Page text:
The New York Times columnist writes: Our political conflict is primarily a rich, white civil war. It’s between privileged progressives and privileged conservatives. You could say that tribalism is the fruit of privilege. People with more stresses in their lives necessarily pay less attention to politics. . . . I’ve had some differences with Brooks […]
Nudge unto others as you would have them nudge unto you. Do not recommend to apply incentives to others that you would not want for yourself. Background I was reading this article by William Davies about Britain’s Kafkaesque immigration policies. The background, roughly, is this: Various English politicians promised that the net flow of immigrants […]
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Hugo Bowne-Anderson interviewed me for a DataCamp podcast. Transcript is here.
The post Podcast interview on polling (mostly), also some Bayesian stuff appeared first on Statistical Modeling, Causal Inference, and Social Science.
Joseph Delaney points to a post by Kevin Drum pointing to a post by Bob Somerby pointing to a magazine article by Natalie Wexler that reported on the latest NAEP (National Assessment of Educational Progress) test results. In an article entitled, “Why American Students Haven’t Gotten Better at Reading in 20 Years,” Wexler asks, “what’s […]
The post Rising test scores . . . reported as stagnant test scores appeared first on Statistical Modeling, Causal Inference, and Social Science.
Darcy Kelley sends along a link to this site, Make My Vote Matter, in which you can enter two different addresses where you might vote, and it will tell you in which (if any) of these addresses has elections that are predicted to be close. The site is aimed at students; according to the site, […]
The post Strategic choice of where to vote in November appeared first on Statistical Modeling, Causal Inference, and Social Science.
David Weakliem writes: Thomas Edsall has a piece in which he cites a variety of work saying that Democratic and Republican voters are increasingly divided by values. He’s particularly concerned with “authoritarianism,” which is an interesting issue, but one I’ll save for another post. What I want to talk about here is the idea that […]
A couple months ago I wrote about party balancing in the midterm elections and pointed to the work of Joe Bafumi, Bob Erikson, and Chris Wlezien. Erikson recently sent me this note on the upcoming midterm elections: Donald Trump’s tumultuous presidency has sparked far more than the usual interest in the next midterm elections as […]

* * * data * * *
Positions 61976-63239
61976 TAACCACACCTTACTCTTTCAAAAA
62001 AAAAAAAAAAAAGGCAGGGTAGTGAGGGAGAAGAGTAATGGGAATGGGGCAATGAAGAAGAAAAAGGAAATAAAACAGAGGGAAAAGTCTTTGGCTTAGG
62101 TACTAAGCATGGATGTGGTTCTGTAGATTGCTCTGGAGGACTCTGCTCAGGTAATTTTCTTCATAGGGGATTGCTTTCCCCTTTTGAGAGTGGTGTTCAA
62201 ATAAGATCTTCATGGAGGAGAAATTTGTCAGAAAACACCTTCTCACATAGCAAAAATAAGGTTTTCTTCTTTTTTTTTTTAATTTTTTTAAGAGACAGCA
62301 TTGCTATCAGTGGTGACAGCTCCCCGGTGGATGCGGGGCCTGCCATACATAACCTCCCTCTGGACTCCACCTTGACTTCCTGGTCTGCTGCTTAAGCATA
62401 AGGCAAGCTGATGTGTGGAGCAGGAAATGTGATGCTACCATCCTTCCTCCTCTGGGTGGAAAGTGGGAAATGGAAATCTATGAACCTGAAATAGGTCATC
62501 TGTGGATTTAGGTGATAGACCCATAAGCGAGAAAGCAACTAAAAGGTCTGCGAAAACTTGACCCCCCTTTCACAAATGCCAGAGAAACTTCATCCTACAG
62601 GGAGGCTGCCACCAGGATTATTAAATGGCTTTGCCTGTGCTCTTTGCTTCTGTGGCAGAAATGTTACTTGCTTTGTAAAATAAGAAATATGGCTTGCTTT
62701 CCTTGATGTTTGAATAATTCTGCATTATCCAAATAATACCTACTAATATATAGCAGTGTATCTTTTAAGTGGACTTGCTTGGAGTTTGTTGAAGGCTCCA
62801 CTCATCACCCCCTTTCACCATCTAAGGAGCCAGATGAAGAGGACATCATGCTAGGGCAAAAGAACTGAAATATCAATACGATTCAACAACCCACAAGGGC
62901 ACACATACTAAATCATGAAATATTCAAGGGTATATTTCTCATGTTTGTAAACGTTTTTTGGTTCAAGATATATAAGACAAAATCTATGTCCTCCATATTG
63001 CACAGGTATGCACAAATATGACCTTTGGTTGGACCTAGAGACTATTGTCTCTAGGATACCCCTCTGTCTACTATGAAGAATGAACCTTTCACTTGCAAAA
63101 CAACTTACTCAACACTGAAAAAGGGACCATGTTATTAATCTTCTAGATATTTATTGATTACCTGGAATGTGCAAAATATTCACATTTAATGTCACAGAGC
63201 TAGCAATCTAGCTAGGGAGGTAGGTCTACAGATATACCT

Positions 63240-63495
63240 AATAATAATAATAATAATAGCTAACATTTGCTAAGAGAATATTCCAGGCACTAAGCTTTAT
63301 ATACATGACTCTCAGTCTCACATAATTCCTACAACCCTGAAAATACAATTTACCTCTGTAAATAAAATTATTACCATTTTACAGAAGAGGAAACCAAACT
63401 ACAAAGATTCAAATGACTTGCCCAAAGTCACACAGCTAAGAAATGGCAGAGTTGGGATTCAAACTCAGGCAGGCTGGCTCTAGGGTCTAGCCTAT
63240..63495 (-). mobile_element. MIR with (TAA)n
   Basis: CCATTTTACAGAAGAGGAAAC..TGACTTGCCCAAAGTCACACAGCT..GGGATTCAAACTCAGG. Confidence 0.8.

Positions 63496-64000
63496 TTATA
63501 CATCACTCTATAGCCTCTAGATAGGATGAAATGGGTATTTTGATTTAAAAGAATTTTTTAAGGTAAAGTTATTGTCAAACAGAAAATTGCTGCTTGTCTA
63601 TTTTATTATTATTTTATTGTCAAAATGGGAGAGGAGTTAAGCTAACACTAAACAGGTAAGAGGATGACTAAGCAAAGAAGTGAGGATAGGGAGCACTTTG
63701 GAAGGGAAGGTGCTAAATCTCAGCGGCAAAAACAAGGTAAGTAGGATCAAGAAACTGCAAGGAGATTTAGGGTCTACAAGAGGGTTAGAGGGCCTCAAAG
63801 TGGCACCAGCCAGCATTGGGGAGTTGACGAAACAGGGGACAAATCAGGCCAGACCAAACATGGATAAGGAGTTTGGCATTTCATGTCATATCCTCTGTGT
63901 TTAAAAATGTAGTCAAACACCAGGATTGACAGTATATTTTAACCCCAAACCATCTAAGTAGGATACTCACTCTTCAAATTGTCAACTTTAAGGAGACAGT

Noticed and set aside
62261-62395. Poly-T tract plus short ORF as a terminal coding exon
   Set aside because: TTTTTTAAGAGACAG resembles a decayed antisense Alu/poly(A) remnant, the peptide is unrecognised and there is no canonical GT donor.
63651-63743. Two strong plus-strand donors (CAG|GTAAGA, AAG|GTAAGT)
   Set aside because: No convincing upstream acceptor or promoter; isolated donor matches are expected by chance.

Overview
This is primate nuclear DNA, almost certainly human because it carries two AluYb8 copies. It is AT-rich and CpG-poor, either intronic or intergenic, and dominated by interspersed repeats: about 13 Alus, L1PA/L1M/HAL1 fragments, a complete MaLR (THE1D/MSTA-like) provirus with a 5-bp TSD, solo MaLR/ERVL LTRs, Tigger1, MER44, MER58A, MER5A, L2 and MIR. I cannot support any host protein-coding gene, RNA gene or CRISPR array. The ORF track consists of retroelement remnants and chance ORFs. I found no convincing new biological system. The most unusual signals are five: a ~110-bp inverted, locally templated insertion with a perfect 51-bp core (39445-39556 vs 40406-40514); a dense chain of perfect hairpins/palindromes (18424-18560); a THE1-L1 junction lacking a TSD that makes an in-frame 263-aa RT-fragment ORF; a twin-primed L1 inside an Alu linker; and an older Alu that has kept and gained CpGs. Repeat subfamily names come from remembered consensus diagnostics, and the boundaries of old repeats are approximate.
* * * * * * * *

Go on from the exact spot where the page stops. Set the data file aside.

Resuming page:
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Ezra Klein, editor of the news/opinion website Vox, reports on a recent debate that sits in the center of the Venn diagram of science, journalism, and politics: Sam Harris, host of the Waking Up podcast, and I [Klein] have been going back and forth over an interview Harris did with The Bell Curve author Charles […]
It is not easy to admit our mistakes, particularly now, given the current media climate and general culture of intolerance on college campuses. Still, we feel that we owe our readers an apology. We should not have hired Cannibal P-hacker, an elegant scientist and thinker who, we have come to believe, after serious consideration, does […]
The post Statistical Modeling, Causal Inference, and Social Science Regrets Its Decision to Hire Cannibal P-hacker as Writer-at-Large appeared first on Statistical Modeling, Causal Inference, and Social Science.
The story starts as follows: There’s evidence for greater variability in the distribution of men, compared to women, in various domains. Two math professors, Theodore Hill and Sergei Tabachnikov, wrote an article exploring a mathematical model for the evolution of this difference in variation, and send the article to the Mathematical Intelligencer, a magazine that […]
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